As the name Intergia (Energy and Sustainability) indicates, our activity does not only consist of engineering and photovoltaic installations. We include within our expertise the study of solutions for sustainability in the rural world. On this occasion we have taken on a somewhat peculiar commission from the Azuara Town Council: the design and installation of a green corridor.
According to Jack Ahern (1995), one of the forerunners of the international green corridors movement, these are portions of land containing linear landscape elements, planned or unplanned, that allow multiple ecological, social, cultural, aesthetic and any other uses compatible with sustainable land use. This type of sustainable infrastructure has much to contribute as a tool for improving nature-society relations, which is the purpose of Sustainable Development Goal 11: the development of sustainable cities.
In this context, the Town Council of Azuara, a town in the province of Zaragoza and the region of Campo de Belchite, has promoted the creation of a green corridor in the vicinity of the municipality, for the revitalisation and greening of paths for pedestrians and sportsmen and women. The corridor has been given the name “Green Heart” (in Spanish, “Corazón Verde”), because the shape of its route resembles the outline of a human heart.
The “Green Heart” of Azuara is a closed route that starts inside the park next to the town hall, in Diseminados street, encloses the sports pavilion and runs parallel to the river Cámaras, to go straight back and flow back into the park. It is 910 metres long (approximately 10 minutes on foot) and has several points of interest that enliven the route and fulfil various useful functions for pedestrians and sportsmen and women: in the park, where the route begins, a calisthenics circuit has been installed, with structures for various exercises; close to the sports pavilion there is a bicycle repair post and a bicycle parking area; there are two information panels, one that tells us about the history and characteristics of the poplar tree, together with a bench in the shade of this centenary tree, and another one that tells us about the Romanesque chapel of San Nicolás de Bari, located on the other bank of the river Cámaras, which you can see if you sit on the bench next to the panel; two areas set up as picnic areas, with tables and recycling bins; and finally, the “Green Heart” mural, which awaits us almost at the end of the route.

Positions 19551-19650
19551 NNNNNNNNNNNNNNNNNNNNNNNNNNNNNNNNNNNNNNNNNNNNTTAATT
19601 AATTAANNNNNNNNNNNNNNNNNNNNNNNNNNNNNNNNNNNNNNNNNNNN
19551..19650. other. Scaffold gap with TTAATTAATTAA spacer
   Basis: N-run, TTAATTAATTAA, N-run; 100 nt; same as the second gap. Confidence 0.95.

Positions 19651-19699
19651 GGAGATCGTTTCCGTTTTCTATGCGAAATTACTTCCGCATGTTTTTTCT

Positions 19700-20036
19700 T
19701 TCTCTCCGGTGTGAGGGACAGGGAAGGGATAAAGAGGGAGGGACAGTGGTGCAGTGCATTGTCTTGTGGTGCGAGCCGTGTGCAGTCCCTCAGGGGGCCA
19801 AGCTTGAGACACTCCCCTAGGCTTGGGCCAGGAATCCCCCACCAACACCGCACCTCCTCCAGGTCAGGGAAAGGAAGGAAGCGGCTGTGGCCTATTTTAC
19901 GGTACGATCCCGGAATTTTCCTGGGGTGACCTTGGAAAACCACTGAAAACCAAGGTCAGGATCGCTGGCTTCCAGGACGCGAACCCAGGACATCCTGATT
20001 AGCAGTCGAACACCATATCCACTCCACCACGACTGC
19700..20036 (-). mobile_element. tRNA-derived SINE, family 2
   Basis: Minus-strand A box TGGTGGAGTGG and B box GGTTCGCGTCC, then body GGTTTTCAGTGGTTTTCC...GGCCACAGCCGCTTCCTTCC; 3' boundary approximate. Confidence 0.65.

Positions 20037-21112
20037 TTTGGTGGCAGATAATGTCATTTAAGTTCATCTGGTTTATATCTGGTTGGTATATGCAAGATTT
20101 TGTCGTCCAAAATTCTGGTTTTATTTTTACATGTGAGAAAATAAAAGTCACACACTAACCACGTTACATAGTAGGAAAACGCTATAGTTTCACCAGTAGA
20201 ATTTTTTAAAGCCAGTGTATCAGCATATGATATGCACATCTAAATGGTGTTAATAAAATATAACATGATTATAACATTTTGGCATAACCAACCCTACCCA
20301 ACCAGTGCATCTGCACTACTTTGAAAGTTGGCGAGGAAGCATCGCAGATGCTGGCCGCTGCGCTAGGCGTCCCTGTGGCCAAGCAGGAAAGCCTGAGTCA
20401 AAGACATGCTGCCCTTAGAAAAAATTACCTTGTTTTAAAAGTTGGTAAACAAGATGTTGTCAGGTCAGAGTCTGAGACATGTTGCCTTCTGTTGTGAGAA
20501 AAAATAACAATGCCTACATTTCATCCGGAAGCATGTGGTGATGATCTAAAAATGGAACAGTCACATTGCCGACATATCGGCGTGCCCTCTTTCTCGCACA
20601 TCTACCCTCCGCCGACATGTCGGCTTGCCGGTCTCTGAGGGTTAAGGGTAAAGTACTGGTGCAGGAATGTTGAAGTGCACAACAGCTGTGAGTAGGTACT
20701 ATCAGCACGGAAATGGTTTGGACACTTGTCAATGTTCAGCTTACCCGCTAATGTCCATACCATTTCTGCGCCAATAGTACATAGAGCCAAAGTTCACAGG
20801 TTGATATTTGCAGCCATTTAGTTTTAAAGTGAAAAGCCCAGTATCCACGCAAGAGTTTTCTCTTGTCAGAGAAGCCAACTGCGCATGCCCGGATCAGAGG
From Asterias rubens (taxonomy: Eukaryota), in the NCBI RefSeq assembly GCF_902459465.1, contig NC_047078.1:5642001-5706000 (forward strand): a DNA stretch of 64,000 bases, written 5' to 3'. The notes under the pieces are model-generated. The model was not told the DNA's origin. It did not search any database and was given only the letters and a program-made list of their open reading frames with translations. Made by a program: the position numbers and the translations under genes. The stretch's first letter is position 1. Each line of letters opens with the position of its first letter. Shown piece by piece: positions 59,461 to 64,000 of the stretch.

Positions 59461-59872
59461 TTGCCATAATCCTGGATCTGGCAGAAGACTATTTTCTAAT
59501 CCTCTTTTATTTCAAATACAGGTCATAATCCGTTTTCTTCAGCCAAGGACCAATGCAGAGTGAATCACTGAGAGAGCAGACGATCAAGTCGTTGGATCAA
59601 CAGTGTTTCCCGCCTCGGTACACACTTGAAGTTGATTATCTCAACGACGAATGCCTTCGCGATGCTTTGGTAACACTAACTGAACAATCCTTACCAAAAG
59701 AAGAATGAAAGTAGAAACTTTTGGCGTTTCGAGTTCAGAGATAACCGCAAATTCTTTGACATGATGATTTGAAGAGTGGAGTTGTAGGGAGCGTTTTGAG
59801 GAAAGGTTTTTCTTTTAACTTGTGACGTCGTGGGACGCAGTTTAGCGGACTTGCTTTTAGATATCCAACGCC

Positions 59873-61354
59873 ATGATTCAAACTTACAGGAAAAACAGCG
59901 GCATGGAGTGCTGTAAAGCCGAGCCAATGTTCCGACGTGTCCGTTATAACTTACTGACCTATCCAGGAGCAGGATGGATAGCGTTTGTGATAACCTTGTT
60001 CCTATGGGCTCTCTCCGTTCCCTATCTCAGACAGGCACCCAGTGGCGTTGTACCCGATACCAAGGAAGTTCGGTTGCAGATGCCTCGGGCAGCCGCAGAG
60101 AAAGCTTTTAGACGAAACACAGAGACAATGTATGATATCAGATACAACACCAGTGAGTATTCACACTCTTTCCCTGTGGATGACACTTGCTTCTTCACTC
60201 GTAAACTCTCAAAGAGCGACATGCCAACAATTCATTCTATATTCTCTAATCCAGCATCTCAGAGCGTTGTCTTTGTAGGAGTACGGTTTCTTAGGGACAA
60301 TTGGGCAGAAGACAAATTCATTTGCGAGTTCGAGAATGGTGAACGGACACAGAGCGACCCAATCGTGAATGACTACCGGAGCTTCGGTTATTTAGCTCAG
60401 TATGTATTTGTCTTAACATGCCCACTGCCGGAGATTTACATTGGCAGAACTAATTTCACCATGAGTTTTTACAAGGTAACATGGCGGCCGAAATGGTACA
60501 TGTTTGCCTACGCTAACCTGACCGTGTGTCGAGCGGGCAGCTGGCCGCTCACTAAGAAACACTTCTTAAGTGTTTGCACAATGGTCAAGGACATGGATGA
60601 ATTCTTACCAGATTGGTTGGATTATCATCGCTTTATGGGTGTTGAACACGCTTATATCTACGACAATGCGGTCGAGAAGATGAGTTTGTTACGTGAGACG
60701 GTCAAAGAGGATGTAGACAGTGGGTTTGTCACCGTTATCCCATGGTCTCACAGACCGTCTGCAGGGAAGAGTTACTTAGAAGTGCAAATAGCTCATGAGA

The entire route is signposted by arrows and bollards placed at the edges of the path, and at the beginning of the route we can consult both the outline of the path and the locations of the different points of interest on the map that we will find in the centre of the park, which leads off the path. We can also find, next to the path, kilometre markers for 200, 400, 600 and 800 metres.
The inauguration of the “Green Heart” of Azuara will take place on Saturday 10th September.